Skip to comments.What it takes to live the American Dream: The life of Booker T. Washington
Posted on 07/10/2014 8:26:30 PM PDT by Conservative Beacon
On this episode of The Conservative Beacon Podcast, Josh Price is joined by Robert J. Norrell, author of Up from History: The Life of Booker T. Washington, to discuss the inspiring life story of Booker T. Washington and its lessons for pursuing the American Dream.
Head over to TheConservativeBeacon.com to listen.
Booker T. Washington was a real man with guts.
I couldn’t agree more. His life might be the most impressive example of what America—the land of opportunity—provides for those willing to work hard and be relentless in pursuit of their goals.
Washington was someone who should’ve been the first Black President, not the Communist, anti-American garbage we ended up with.
If only! Unfortunately he wouldn’t have been elected due his philosophy of hard work and valuing labor. That kind of philosophy is entirely antithetical to today’s culture.
And that’s the problem.
Biggest mistake was the so-called Black leadership for a greater part of the 20th century discarding the Washington philosophy for the Marcus Garvey/W.E.B. DuBois one.
Rarely mentioned, but the sole Black member of Congress at the start of the FDR era, Republican Oscar Stanton DePriest of Chicago, refused to get on board the welfare state train, citing that it would destroy his people. It’s how the Democrats finally made their breakthrough into the Black vote in the ‘30s, and where the slow deterioration began, to explode within 3 decades.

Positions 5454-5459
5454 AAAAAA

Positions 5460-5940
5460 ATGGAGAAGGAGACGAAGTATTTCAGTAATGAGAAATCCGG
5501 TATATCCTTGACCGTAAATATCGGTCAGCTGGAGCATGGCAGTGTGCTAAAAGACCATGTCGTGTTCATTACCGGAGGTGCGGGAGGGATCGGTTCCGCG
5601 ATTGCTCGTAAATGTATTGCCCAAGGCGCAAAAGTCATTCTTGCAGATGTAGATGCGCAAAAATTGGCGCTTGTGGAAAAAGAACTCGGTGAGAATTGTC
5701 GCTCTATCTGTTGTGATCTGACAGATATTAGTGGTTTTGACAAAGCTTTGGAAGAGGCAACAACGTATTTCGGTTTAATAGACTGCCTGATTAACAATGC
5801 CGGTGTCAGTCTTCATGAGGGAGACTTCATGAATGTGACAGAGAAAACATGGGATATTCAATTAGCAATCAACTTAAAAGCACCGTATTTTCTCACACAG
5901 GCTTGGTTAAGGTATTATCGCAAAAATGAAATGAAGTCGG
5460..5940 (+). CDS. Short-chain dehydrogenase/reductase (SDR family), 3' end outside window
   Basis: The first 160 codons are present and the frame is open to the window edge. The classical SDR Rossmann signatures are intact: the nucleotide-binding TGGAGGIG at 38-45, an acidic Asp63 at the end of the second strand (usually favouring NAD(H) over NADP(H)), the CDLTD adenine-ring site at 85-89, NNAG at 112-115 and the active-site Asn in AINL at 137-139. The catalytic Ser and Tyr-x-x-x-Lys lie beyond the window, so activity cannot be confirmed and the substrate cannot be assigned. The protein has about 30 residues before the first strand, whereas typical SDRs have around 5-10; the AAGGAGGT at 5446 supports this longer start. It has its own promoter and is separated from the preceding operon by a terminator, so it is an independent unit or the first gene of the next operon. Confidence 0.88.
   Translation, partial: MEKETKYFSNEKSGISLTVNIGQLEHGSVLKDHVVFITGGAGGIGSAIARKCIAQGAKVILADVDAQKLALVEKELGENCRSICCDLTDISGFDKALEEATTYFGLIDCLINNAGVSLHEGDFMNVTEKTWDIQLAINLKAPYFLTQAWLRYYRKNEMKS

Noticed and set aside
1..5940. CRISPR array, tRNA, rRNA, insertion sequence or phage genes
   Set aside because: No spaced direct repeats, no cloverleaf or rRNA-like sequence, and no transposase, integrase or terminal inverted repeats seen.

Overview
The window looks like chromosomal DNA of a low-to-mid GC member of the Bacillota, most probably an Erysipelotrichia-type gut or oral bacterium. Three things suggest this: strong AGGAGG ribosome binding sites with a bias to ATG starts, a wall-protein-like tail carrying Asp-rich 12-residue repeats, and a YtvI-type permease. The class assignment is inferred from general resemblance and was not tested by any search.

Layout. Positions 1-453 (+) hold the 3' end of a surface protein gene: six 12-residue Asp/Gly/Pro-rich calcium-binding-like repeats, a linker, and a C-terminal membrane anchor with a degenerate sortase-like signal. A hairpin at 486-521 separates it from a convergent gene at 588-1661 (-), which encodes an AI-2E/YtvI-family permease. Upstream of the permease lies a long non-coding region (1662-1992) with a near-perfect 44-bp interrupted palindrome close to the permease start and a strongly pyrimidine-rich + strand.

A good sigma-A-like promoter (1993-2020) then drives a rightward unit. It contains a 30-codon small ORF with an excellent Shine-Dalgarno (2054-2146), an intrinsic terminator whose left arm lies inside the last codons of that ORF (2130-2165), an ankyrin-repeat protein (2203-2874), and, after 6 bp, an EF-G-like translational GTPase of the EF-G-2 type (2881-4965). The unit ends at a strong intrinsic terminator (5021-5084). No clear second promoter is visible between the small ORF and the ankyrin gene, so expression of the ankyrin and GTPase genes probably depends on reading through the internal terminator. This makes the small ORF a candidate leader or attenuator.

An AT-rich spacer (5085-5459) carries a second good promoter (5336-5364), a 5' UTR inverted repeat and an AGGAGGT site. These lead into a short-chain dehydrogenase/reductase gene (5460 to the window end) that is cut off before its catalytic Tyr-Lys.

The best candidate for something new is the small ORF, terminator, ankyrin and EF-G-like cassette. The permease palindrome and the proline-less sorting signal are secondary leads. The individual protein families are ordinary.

Before that point, Blacks had more intact families (and lower illegitimacy rates) than Whites. Big government and the welfare state alone — not slavery (for which many had already overcome), is responsible for the breakdown. Not even the KKK in their wildest fantasies could’ve inflicted the damage leftist policies and schemes did.
Absolutely right. It’s unfortunate that the likes of Du Bois, and later, Malcom X, Jesse Jackson, Al Sharpton, Cornel, et al, are revered in American history while Booker T. Washington is dismissed as an accommodating “Uncle Tom.”
Everyone—black, white, hispanic, etc.—would serves themselves well by following the lessons of Booker Washington’s life and his philosophy.
Norrell’s book, Up from History, is a fantastic read, by the way.
absolutely true and possibly one of the best autobiographies there is.
Interesting. I am currently listening to Dinesh DeSouza’s new book, and in it he compares the diverging race relations approaches of W.E.B. Du Bois (I always thought the guy was a douchebag) to those held by by Booker T. Washington.
Du Bois: “Agitate, agitate, agitate, agitate.”
Washington: “Work, work, work, work.”
Although Malcolm X was a deeply flawed individual, had he lived, he might’ve ended up being more of a leader for self-reliance in the Black community. Before his assassination, he was already vocal about blasting liberal Democrats, and their being more destructive than any so-called ‘White right-wing bigots.’
MLK, conversely, was the one leading the Black community down the primrose path to leftism and more governmental dependence. I’ve been very critical of him and of FReepers who have rose-colored glasses where he is concerned (believing he’d somehow be a great “Conservative leader” today). He would’ve differed little from Jesse Jackson had he lived into the ‘80s or ‘90s and would’ve been ecstatic at the execrable occupant of the White House. MLK was more about politics and self-promotion than anything else. Booker T. warned us about those types long ago.
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